By Julia LeDouxJanuary 10, 2018
With jaw-dropping throws and catches of bayonet-tipped 1903 Springfield Rifles, complex performances and precision footwork, The U.S. Army Drill Team wows audiences stateside and around the world.
A specialty platoon that is part of the 3rd U.S. Infantry Division (The Old Guard), the drill team performs for military, government, nonprofit and civilian organizations.
"They are absolutely the best at what they do," said team leader Capt. Nathan Lease, who has been in the Army for almost 15 years. "It's the best thing that I've seen in the United States Army and its the most fun job that I've ever had."
The team is comprised of Soldiers who have various levels of experience, he said.
"We take those Soldiers and train them and mold them to our standards," Lease said. "It takes six to nine months to be performance ready and that's just to be a junior member of the team. This is best service drill team there is, period. These guys are great at what they do. The standards are impeccable and we train every day."
A typical training day begins at 9 a.m. and runs to 11:30 a.m., when the team takes a break for lunch. Training then continues from 1 to 3 p.m.
The team is currently in week two of a training cycle that has 13 Soldiers vying to become a part of the group.
"In week two, they will start marching while doing manuals," Lease explained. "Week three is when they'll start to do throws and also during that week they will learn the first half of our current drill, which is our regular, full performance."
That drill usually runs between 12 and 14 minutes. The hopefuls are required to memorize the first six to seven minutes of the drill.
"They will be assessed on that and their ability to memorize where to move and the different marching formations by themselves without the aid of anybody else around them," he said.
If the hopefuls are successful, the team retains them and their training continues in preparation for a 30-day test, which encompasses the first half of the drill, said Lease.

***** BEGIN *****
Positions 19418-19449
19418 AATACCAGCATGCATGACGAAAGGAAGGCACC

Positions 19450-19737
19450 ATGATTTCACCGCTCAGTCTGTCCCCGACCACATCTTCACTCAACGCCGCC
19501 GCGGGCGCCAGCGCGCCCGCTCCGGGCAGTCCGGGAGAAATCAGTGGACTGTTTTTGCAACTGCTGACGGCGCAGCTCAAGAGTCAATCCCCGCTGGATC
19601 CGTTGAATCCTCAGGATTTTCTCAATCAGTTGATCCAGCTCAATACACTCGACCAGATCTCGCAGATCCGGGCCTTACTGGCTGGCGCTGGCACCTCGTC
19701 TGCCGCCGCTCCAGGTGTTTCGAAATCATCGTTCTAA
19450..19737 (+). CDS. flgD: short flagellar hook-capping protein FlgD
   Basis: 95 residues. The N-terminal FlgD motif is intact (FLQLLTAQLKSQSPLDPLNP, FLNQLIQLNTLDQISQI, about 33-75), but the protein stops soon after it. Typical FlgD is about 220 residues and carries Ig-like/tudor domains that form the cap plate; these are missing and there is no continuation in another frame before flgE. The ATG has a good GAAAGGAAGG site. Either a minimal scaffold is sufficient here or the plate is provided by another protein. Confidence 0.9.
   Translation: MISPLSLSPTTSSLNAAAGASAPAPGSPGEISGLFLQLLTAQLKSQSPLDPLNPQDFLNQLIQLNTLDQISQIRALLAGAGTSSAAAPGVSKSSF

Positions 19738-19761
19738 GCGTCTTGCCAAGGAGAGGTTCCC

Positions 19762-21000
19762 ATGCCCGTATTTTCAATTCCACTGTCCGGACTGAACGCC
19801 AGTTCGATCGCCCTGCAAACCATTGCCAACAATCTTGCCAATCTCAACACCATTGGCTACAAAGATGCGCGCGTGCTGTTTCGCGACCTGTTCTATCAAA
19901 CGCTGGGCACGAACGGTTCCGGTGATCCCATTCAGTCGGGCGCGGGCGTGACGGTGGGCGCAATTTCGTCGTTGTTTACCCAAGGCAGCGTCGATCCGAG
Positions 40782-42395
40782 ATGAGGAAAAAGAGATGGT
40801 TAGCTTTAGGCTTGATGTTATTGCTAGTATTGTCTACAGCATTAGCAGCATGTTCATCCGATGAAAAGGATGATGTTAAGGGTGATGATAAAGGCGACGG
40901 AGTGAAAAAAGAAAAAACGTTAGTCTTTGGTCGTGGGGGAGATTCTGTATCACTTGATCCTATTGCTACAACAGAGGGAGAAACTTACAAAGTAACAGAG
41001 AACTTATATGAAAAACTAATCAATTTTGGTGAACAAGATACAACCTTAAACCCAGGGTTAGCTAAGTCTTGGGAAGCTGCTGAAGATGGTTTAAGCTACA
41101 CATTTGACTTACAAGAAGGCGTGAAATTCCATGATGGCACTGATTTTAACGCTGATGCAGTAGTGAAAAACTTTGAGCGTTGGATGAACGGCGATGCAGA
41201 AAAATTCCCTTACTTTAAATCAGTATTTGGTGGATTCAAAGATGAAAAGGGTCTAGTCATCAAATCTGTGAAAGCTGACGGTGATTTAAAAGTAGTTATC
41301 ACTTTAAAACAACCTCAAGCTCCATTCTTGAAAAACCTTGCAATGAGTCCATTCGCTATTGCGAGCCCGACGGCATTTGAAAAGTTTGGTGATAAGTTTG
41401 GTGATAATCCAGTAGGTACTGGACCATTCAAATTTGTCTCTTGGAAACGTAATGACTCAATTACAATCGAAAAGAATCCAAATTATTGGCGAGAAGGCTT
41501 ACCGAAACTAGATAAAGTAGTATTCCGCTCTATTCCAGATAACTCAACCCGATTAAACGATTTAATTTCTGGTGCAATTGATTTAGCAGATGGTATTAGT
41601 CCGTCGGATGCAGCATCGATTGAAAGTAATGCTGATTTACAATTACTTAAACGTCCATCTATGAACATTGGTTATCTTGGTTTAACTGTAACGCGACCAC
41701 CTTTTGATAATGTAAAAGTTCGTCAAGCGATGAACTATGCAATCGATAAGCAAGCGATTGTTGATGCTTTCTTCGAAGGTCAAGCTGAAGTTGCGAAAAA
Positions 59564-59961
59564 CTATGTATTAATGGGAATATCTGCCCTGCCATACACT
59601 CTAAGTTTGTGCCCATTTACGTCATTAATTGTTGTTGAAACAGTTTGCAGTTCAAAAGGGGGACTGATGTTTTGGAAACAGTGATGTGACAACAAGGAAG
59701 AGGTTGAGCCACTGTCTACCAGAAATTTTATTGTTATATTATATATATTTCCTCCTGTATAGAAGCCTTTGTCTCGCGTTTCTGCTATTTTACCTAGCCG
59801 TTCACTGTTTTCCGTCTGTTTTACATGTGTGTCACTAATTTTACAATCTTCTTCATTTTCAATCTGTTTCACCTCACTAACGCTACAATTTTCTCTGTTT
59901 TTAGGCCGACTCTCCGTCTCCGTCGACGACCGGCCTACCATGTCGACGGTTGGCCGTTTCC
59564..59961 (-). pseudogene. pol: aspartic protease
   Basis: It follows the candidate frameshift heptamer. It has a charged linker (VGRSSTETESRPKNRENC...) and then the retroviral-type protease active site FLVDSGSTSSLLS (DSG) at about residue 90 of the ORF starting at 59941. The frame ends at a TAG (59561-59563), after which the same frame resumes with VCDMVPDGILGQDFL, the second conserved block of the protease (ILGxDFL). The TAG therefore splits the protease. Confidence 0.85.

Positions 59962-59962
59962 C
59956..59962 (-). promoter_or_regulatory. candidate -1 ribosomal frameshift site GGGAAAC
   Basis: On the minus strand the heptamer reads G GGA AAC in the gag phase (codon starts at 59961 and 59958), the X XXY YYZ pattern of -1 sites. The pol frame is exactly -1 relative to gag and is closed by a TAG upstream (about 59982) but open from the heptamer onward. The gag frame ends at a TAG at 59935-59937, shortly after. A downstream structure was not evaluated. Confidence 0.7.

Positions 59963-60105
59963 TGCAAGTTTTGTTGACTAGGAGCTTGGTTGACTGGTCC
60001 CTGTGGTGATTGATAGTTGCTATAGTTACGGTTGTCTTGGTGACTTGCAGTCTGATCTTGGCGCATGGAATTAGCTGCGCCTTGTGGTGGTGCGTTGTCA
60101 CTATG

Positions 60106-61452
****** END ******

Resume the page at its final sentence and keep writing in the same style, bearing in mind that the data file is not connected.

"They have to do that by themselves, but now the standards are raised and they are higher," he said.
If they pass the 30-day test, the hopefuls begin preparing for a 60-day test, which requires them to know the entire 12 to 14 minute drill on their own, Then comes the 90-day test.
"You have to perfectly sync with the team to pass the 90-day test," noted Lease. "After that, what they do in order to perform or travel with the team, they have to challenge somebody for their spot."
The Soldier vying for the spot is in full dress uniform for the challenge, while the Soldier facing the challenge is able to wear the training uniform consisting of sweat pants and shirt with the team logo on them. If the challenger is successful, he gets the spot for the team's next performance. That performance is videotaped and the challenger's performance is assessed. If the Soldier passes that assessment he becomes what is known as a "broken driller" and a full member of the team.
Team hopeful Staff Sgt. Anthony Ellis has logged eight years in the Army.
"I thought this was a great opportunity to try something that is outside of my field," said Ellis. "I'm an infantryman and I thought this was a great opportunity to get on a different team."
Soldiers normally remain on the team for two to three years and have the opportunity to become throwers, catchers, and soloists.
Team soloist Spc. Joshua Beltrane said the first time he saw the first team perform a few years ago, he had never seen anything like it.
"Whenever I saw this, it looked very challenging and I wanted to see if I could do it," he said.
Beltrane, who has been on the team nearly three years, is nearing the end of his second hitch in the Army.
Team soloist Spc. Arthur Carter said he gets an adrenaline rush at every performance.
"It's something that gets addicting after a while," he said.
Pentagram Staff Writer Julia LeDoux can be reached at firstname.lastname@example.org.